Information from a new study led by scientists from the U.S. National Institutes of Health was released on March 13, 2020 as a letter to the editor and investigates the stability of the recent human coronavirus in aerosols and on surfaces made of plastic, stainless steel, copper, and cardboard. Formerly known as HCoV-19, the virus has now been named as severe acute respiratory syndrome coronavirus 2 (SARS-CoV-2). The study evaluated the stability of both SARS-CoV-2 as well as the SARS-CoV-1 virus that spread in the years 2002 and 2003. In the letter written by the authors, the study is described as having evaluated the stability of both viruses to estimate their decay rates using a Bayesian regression model. The concentration (titer) of the viruses was measured in aerosols over three hours and on the materials over the course of seven days at environmental conditions maintained between 21 and 23°C at 40% relative humidity. Results are reported as the mean values from three replicates.
In aerosols, the virus was found to remain throughout the duration of the three-hour experiment. For surface materials, the study found that “SARS-CoV-2 was more stable on plastic and stainless steel than on copper and cardboard.” The virus was detected for up to 72 hours on plastic and stainless steel, up to 24 hours on cardboard, and the virus was not found on copper after four hours. The concentration of both viruses was found to exponentially decay, with median half-lives for SARS-CoV-2 estimated for plastic (6.8 hours), stainless steel (5.6 hours), and aerosols (1.2 hours). The study notes that individual replicate data for cardboard were significantly more variable than for the other materials, resulting in a greater standard error; this means, that the virus’ survival on cardboard may be longer or shorter than 24 hours. The shorter duration of its survival on copper is likely due to copper’s antimicrobial actions.
Overall, “the stability of SARS-CoV-2 was similar to that of SARS-CoV-1 under the experimental circumstances tested,” and the authors suggest that other factors may be responsible for the heightened spread of the virus as compared to SARS-CoV-1. This could include the high viral loads in the respiratory tract of infected persons, as well as the outcomes from a recent study from scientists at The University of Texas at Austin showing that more than 10% of cases result from contact with an infected person that does not yet have any symptoms.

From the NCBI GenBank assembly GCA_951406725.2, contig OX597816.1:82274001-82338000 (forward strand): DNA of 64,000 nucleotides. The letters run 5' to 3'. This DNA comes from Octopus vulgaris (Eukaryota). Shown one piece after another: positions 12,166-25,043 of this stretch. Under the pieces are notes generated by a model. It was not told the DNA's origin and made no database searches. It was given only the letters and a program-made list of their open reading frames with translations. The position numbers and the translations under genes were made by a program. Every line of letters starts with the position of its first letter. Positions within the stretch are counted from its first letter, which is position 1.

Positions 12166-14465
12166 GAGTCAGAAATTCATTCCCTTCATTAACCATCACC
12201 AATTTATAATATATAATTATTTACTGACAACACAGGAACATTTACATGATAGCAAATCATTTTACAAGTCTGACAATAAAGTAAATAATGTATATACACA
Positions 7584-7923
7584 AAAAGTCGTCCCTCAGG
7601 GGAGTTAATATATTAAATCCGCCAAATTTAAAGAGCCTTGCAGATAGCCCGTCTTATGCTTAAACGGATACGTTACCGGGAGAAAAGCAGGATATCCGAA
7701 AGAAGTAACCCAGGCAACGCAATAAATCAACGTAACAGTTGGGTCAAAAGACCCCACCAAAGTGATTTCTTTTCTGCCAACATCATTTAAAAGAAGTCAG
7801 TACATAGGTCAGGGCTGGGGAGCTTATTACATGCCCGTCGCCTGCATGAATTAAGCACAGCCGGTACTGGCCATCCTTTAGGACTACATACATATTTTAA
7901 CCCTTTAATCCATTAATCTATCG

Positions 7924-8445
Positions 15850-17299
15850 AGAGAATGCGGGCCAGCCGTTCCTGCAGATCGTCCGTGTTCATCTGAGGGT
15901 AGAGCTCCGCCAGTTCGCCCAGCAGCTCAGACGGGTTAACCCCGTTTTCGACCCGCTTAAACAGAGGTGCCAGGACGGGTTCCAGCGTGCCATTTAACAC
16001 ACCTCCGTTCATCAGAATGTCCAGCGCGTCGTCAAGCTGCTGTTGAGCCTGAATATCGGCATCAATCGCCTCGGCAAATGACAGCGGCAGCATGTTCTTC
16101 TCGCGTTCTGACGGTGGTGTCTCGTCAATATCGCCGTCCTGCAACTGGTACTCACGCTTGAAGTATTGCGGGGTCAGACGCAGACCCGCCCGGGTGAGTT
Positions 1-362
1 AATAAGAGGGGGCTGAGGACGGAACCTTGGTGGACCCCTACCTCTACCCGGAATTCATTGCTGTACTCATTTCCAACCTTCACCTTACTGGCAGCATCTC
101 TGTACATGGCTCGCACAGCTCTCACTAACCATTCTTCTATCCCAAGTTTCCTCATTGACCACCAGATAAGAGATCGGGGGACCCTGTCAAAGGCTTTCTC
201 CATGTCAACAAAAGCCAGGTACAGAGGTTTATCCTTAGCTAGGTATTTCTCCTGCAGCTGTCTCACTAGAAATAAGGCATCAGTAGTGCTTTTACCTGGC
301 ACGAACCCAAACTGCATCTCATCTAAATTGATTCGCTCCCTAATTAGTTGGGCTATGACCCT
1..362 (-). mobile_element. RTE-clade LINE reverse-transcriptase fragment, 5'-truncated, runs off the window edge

While no research studies have been published yet specifically investigating the stability of the virus on packaging under real-world conditions and across the supply chain, the results from this study raise concerns that packaging may be playing an important role in helping to spread the virus. Noteworthy is that there is also currently no evidence for infection with the virus via packaging, however, based on the available evidence an abundance of precaution for this route seems appropriate. In addition to the recommendations being made by the World Health Organization (WHO) and local health authorities, the Food Packaging Forum is recommending consumers to consider either (i) washing all packaging immediately when it enters the household with soap and water, (ii) alternatively, transferring packaged goods from the packaging to cleaned containers for storage, and then discarding the packaging, or (iii) quarantining the items for up to three days in the household before touching them again. These recommendations apply to items bought in stores and delivered to homes, such as mail order groceries or meal delivery services, etc.
More information related to SARS-CoV-2 and packaging is available on the Food Packaging Forum’s resources page.
New England Journal of Medicine (March 17, 2020). “Aerosol and Surface Stability of SARS-CoV-2 as Compared with SARS-CoV-1.”
Science Daily (March 17, 2020). “New coronavirus stable for hours on surfaces.”
EurekAlert (March 17, 2020). “New coronavirus stable for hours on surfaces.”
Science Daily (March 16, 2020). “Coronavirus spreads quickly and sometimes before people have symptoms, study finds.”
CNN Health (March 16, 2020). “Infected people without symptoms might be driving the spread of coronavirus more than we realized.”
Van Doremalen, N. et al. (March 13, 2020). “Aerosol and surface stability of HCoV-19 (SARS-CoV-2) compared to SARS-CoV-1.” Pre-print doi: 10.1101/2020.03.09.20033217
Du, Z. et al. (March 13, 2020). “The serial interval of COVID-19 from publicly reported confirmed cases.” Pre-print doi: 10.1101/2020.02.19.20025452